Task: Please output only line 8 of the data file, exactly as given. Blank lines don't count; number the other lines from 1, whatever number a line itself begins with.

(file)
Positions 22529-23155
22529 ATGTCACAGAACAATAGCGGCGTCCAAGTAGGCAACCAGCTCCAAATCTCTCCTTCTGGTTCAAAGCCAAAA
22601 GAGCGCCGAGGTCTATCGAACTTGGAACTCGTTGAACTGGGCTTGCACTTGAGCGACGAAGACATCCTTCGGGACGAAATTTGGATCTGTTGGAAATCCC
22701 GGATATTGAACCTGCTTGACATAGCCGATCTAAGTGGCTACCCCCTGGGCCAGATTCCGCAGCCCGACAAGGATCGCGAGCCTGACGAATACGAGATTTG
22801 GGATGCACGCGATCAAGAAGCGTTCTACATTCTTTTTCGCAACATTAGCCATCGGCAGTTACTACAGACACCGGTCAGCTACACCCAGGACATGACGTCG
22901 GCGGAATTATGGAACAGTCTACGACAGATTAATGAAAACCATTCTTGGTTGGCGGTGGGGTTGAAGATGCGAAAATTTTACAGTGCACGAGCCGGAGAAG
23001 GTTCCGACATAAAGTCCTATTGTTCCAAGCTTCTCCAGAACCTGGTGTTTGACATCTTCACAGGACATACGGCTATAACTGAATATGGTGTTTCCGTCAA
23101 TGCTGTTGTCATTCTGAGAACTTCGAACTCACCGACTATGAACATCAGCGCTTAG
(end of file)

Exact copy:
23101 TGCTGTTGTCATTCTGAGAACTTCGAACTCACCGACTATGAACATCAGCGCTTAG